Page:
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    For you pine burners out there, dougless fir is far by the best, next would be spruce, and last would be ponderosa and logepole. At the altitude i live at, you would be very suprised at the density of it, Doug fir almost weighs as much as oak. Stuff grows very slow up where i live.
  14. bruce56bb

    bruce56bb New Member

    Joined:
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    Flint Hills of Kansas

    here ya go 181.
    http://www.osageorange.com/Osage_Orange_P.html
  15. Greg123

    Greg123 New Member

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    MSG – Do you find burning pine requires more frequent cleaning of the chimney and stove parts? I always though pine would cause more creosote ect.
  16. MountainStoveGuy

    MountainStoveGuy New Member

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    This is 3 cords worth.....

    Attached Files:

  17. BrotherBart

    BrotherBart Hearth.com LLC Mid-Atlantic Division Staff Member

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    My favorite bar none is Beech. Clean hot burn, dries fast, good coals, paper thin bark and for some reason seems to resist decomposing with age.

    If I got to design a tree it would be just like a beech. Of course red and white oak are the predominate trees around here so they are most of what I burn. They actually deserve their own catagories in the poll, they are so different.

    And there is always a cord or two of pine fed through each year. If I had a soapstone stove like MSG's I would probably do like him and burn the pine flat out and then enjoy the carryover heat from the stone.
  18. suematteva

    suematteva New Member

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    Rutland, VT//Southern Quebec
    Thanks Bruce...learned a new tree today.

    You guys are rugged to be cutting that stuff..must be worth the prize...not what we call hardhack...the fruit on that Osage gets pretty big..
  19. fishinAK

    fishinAK New Member

    Joined:
    Apr 19, 2006
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    Right with ya MSG. I Just got our stove and have not begun to burn yet. but I will be burning exclusivly what is available...Spuce, Hemlock, and alder. Not sure which of the 3 Ill like the best yet.
    at least they seem to dry fast
  20. PAJerry

    PAJerry Member

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    Waterford, PA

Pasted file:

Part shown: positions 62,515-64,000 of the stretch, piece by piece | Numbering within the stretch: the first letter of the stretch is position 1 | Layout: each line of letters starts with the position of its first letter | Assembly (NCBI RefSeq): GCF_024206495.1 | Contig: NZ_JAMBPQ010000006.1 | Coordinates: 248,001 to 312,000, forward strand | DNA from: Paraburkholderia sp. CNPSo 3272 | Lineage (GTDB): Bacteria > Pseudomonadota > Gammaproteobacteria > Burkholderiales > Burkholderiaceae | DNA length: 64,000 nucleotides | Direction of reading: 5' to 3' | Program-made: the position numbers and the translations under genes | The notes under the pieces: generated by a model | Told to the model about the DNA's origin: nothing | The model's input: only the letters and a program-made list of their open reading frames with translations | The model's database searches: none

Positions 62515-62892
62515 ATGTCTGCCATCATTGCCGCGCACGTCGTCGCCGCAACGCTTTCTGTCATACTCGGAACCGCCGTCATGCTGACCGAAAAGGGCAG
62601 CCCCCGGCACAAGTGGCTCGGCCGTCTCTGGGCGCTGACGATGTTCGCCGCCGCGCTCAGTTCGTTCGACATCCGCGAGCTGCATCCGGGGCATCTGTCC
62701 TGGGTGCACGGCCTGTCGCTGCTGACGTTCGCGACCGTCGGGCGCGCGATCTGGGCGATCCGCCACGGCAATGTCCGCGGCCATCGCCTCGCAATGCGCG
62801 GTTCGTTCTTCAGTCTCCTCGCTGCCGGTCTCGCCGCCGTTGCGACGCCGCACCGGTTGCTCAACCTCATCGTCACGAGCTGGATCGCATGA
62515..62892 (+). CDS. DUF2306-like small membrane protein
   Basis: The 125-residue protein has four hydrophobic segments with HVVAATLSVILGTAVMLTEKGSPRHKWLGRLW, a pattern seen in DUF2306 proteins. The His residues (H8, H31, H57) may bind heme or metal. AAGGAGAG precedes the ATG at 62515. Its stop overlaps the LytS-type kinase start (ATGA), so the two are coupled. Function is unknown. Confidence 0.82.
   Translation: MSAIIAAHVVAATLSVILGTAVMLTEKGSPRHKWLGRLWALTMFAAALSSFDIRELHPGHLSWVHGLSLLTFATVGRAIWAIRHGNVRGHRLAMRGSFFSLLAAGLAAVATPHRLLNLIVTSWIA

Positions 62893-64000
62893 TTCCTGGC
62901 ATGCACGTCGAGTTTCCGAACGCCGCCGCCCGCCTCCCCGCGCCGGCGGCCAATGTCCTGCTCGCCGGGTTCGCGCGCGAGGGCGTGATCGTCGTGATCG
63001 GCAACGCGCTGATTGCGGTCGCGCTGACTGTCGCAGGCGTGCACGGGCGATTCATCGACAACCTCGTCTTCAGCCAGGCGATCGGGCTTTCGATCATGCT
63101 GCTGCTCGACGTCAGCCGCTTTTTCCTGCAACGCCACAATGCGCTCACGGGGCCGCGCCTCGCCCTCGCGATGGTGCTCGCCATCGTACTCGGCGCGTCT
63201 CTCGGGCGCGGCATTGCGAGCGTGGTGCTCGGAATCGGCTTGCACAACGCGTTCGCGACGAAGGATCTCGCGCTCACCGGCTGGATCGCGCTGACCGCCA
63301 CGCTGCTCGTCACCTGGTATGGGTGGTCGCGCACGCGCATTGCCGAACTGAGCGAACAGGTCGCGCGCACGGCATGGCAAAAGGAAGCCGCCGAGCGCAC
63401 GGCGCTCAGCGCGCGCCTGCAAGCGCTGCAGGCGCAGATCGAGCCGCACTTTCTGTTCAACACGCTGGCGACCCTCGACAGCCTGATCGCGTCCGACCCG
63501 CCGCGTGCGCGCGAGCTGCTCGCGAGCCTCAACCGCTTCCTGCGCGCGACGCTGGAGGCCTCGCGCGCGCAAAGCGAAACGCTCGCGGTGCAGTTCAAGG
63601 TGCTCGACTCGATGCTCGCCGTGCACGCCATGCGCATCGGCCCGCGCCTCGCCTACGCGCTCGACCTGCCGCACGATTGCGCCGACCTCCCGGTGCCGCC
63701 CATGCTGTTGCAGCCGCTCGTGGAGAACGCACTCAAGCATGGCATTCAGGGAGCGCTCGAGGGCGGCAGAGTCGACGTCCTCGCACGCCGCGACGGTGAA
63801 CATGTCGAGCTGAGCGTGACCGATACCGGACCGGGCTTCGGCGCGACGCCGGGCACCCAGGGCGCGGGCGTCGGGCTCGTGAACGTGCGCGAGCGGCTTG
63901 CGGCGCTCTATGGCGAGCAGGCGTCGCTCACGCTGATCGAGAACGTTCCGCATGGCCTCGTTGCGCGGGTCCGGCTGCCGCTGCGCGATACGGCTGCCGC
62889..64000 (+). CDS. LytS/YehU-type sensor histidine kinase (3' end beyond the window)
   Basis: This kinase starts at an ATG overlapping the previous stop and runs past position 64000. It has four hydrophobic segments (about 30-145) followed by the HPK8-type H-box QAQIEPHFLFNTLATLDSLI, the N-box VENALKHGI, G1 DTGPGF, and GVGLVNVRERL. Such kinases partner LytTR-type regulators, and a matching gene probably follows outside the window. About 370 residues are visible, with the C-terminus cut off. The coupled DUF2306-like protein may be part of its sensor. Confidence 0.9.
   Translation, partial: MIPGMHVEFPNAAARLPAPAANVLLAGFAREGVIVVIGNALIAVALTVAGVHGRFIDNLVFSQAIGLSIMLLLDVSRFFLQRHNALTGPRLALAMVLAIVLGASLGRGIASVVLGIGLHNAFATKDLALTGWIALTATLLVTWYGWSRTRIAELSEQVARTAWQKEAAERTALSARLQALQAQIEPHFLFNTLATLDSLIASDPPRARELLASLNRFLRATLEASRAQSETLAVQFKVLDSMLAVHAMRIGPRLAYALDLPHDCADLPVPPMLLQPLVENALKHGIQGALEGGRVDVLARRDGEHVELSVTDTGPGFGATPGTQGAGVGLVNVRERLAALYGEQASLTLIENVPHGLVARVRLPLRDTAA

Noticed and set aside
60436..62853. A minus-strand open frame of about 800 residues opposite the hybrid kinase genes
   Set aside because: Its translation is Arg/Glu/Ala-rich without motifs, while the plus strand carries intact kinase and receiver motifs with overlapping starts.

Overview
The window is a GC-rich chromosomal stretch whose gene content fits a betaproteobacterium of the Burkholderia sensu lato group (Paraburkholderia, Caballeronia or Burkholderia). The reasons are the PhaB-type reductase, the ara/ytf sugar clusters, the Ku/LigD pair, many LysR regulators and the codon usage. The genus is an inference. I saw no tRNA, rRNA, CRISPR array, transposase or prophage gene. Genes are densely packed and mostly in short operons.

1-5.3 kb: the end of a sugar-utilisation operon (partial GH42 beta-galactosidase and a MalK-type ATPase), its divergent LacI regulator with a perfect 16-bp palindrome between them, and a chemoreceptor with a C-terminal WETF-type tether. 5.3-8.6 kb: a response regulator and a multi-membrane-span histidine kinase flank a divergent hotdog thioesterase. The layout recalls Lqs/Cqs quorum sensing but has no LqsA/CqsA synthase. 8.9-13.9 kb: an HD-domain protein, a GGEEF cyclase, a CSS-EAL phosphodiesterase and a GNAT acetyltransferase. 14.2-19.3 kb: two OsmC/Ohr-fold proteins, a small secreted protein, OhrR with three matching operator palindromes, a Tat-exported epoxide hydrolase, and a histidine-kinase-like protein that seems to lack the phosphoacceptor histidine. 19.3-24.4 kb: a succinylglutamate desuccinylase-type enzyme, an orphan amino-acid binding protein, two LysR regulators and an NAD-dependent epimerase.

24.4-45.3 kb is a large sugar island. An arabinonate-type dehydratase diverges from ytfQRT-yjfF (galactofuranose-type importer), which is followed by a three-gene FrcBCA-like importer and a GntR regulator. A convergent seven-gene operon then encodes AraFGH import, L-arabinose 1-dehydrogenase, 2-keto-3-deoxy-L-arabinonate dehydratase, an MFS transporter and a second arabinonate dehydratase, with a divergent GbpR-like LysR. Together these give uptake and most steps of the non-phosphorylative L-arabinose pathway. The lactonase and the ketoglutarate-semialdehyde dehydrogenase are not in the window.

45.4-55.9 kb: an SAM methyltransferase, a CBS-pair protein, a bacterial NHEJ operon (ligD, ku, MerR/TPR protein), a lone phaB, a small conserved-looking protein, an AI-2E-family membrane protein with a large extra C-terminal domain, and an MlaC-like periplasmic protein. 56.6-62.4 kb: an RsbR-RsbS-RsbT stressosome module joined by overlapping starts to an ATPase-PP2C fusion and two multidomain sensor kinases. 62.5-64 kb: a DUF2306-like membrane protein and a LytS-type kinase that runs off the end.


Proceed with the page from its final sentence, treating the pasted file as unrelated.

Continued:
Ash might not be the hottest or longest lasting, but it sure is nice to cut and split. All of mine is very staight and tall with few side branches. Absolute worst I've dealt with is spruce.
  21. BrotherBart

    BrotherBart Hearth.com LLC Mid-Atlantic Division Staff Member

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    Well I'll be darned. I grew up with Osage Orange all around me down in Texas and never heard that name until the Forum. We used the other name for them, Bodark.
  22. MountainStoveGuy

    MountainStoveGuy New Member

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    If i had something else to burn, i probably would. But i have learned to like pine. It lights fast, burns hot, produces very little creosote, and most importantly, i dont have a choice. $300 a cord for oak is a little out of my price range. Whats intresting, is a burn the same volume of fuel as most the other members here.
  23. Jags

    Jags Moderate Moderator Staff Member

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    Hedge, Osage, and Iron wood are all common names for the stuff in my neck of the woods (northern Illinois)
  24. Shane

    Shane Minister of Fire

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    The pine here is really dense too. Lodgepole and Ponderosa. We have trees cut down that are 100+ years old and 8-12 inches at the base.
  25. MountainStoveGuy

    MountainStoveGuy New Member

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    Im burning some ponderosa this year that had a 28 inch base, imagine how dense and old that is growing at 9000'! My maul bounces off of it.